No, she honestly could care less about other dogs. When I take her on off leash walks and we encounter another dog, I call her to me and tell her to sit.

She has excellent recall. I'm hesitant to say that she has 100% recall, because there may be circumstances that we've yet to encounter, but up to this point her recall is 100%. She makes direct eye contact with me and we wait for the other dog to pass, and then we go on about our business.

It's like the other dogs aren't even there. She is totally focused on me and just happily waits, tail thumping, for me to release her. I've never trained her to be that way. It just is a part of her personality.

If she meets another dog, she never approaches them on her own. She lets them come to her, and then there is probably some sniffing. Most of the time, she can play very well with other dogs. There's only an issue if a dog has bad social manners.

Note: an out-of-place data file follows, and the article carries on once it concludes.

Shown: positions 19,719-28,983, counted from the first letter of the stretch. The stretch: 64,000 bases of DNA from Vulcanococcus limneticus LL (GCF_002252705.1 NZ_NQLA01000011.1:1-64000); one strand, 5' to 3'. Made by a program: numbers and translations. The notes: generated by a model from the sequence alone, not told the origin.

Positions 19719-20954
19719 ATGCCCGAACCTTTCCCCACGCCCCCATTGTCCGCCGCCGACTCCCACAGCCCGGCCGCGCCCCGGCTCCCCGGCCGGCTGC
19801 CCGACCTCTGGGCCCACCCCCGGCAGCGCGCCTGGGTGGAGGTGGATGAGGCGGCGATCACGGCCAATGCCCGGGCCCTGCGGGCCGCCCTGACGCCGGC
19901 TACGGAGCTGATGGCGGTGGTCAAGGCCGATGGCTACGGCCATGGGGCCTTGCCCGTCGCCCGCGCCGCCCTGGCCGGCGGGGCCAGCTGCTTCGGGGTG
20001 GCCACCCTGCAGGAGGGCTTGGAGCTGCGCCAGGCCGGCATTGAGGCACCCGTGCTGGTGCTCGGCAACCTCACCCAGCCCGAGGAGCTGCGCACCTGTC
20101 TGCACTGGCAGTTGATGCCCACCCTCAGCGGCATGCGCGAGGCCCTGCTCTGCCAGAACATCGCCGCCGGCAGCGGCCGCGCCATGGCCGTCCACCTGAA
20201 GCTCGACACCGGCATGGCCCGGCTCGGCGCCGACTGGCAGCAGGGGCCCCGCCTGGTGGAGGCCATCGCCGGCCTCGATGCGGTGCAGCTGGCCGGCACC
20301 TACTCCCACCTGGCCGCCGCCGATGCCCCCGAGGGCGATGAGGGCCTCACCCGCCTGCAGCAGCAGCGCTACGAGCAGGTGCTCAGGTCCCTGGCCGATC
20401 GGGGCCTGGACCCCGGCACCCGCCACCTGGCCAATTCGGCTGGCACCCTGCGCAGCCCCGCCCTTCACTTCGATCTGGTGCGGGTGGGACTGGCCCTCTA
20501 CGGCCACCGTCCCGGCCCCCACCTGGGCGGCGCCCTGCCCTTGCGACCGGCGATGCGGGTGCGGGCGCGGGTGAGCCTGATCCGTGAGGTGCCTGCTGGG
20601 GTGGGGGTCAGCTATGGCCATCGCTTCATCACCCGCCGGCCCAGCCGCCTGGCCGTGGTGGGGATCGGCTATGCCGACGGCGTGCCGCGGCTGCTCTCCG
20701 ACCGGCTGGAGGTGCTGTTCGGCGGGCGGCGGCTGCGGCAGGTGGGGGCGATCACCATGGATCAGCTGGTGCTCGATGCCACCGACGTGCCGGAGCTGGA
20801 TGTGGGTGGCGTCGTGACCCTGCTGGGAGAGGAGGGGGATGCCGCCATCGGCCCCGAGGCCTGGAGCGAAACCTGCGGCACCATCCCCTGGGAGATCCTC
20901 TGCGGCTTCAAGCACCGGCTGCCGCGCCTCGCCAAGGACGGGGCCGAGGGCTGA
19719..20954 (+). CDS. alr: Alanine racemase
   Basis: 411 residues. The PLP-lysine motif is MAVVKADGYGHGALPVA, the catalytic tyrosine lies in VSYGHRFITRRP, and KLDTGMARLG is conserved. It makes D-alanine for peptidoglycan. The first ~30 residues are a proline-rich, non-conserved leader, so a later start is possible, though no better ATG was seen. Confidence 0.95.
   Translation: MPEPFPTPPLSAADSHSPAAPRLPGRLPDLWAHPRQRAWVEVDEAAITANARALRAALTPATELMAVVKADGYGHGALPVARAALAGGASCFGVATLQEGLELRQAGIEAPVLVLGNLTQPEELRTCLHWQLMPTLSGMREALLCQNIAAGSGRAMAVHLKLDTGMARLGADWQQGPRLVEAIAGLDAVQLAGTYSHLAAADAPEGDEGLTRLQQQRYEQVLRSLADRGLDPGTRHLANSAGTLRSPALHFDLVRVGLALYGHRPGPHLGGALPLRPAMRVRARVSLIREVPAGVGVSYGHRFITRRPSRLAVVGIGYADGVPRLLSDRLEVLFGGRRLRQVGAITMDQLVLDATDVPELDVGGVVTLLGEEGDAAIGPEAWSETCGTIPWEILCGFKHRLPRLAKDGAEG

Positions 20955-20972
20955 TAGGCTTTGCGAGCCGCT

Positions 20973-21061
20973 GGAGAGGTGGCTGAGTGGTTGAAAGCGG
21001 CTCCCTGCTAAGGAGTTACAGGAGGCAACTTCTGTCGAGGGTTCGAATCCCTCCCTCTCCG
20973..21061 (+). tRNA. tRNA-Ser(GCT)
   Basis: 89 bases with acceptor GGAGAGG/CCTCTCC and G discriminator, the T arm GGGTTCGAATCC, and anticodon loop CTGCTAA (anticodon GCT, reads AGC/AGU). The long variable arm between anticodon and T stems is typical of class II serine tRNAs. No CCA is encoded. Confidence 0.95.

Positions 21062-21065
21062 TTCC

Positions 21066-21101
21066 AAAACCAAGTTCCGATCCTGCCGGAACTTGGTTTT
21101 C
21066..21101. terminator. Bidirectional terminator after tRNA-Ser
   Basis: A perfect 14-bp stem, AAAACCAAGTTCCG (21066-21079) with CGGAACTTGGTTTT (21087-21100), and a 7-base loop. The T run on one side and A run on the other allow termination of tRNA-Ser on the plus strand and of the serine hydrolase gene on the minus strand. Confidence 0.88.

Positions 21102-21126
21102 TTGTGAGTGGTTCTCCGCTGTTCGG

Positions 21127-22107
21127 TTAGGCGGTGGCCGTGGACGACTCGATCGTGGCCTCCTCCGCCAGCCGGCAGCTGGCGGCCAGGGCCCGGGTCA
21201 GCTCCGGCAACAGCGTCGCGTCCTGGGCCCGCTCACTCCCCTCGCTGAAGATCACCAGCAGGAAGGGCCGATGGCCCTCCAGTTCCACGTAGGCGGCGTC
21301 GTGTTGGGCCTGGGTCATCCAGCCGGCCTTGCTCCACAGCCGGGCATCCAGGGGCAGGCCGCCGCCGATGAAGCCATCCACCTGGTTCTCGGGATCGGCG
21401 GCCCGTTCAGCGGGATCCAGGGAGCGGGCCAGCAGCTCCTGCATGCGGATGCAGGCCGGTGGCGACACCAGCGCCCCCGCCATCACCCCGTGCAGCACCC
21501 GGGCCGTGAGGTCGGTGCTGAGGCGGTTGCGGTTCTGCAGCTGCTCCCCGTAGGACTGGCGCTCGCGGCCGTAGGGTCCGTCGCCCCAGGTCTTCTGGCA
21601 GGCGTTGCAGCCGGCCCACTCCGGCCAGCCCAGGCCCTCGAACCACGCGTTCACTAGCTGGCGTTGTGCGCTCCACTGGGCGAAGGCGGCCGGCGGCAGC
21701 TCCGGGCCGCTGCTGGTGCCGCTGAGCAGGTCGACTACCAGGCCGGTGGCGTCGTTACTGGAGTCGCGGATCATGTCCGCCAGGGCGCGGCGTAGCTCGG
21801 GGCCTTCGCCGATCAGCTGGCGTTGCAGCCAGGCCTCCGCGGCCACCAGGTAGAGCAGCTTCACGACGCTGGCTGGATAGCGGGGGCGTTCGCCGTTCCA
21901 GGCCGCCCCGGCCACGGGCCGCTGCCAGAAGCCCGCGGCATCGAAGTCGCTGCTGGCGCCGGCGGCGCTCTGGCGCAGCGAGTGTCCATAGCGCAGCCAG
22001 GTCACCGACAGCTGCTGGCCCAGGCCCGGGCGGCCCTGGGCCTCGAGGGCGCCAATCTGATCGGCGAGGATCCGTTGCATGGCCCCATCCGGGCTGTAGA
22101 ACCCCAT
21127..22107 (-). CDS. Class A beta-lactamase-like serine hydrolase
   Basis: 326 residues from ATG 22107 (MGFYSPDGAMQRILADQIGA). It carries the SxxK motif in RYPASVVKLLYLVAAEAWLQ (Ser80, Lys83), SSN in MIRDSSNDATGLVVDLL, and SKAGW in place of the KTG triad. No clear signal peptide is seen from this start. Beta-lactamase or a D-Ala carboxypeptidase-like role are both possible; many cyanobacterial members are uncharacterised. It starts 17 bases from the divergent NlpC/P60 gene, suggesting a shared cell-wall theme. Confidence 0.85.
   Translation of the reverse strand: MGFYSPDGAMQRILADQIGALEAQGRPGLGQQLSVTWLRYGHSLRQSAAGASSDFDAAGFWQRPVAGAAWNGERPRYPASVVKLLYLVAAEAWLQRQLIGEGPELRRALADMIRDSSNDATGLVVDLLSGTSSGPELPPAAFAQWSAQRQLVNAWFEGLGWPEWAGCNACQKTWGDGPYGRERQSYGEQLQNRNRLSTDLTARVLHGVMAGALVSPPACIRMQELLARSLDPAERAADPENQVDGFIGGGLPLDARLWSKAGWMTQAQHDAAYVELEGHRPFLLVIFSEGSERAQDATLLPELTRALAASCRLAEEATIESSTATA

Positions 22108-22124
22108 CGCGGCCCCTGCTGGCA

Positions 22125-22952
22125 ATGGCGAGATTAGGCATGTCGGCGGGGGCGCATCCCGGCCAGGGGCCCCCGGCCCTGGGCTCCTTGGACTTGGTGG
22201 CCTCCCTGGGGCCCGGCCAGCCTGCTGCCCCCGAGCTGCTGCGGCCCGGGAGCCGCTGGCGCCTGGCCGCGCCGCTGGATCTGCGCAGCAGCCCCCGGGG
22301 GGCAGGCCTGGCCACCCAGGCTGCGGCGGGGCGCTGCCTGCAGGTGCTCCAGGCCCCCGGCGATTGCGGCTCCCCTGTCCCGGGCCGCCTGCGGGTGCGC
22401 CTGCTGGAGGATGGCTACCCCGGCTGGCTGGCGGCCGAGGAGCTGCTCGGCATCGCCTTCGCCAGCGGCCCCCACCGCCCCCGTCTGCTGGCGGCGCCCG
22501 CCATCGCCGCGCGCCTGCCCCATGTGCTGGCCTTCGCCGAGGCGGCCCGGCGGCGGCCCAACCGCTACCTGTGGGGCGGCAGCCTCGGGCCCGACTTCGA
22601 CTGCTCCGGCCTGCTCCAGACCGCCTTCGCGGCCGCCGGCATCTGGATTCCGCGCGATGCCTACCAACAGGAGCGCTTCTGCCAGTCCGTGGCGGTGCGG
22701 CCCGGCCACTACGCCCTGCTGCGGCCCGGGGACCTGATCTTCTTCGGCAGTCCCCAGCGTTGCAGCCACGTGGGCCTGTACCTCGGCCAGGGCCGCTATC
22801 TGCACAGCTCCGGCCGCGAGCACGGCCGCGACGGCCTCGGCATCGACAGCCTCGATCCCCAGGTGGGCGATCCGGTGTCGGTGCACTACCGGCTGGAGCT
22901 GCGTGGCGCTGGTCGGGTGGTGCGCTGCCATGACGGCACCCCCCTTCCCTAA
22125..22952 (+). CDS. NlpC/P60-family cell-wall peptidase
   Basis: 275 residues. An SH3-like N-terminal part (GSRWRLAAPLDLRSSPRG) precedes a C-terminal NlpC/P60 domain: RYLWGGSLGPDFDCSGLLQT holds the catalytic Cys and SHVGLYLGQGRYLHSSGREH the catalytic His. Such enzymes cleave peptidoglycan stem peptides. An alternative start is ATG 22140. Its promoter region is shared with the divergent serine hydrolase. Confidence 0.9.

we will dance in- the ring without- words
Barked: Tue Oct 2, '12 9:39am PST 
That is not reactivity, just a dog who does not care about other dogs.

14- Years- Young!
Barked: Tue Oct 2, '12 12:40pm PST 
Agree with the above.

Personally I'd be having a serious chat with the instructor of this class. While I wouldn't expect everyone there (especially if it's a beginner type class) to be etiquette savvy, the instructor shouldn't be allowing dogs to 'wander' around and harass others- it's a training class, not a dog park. It's ridiculous that your dog is being labeled 'reactive' (ie. the 'problem' dog) in this scenario.

The cheese ninja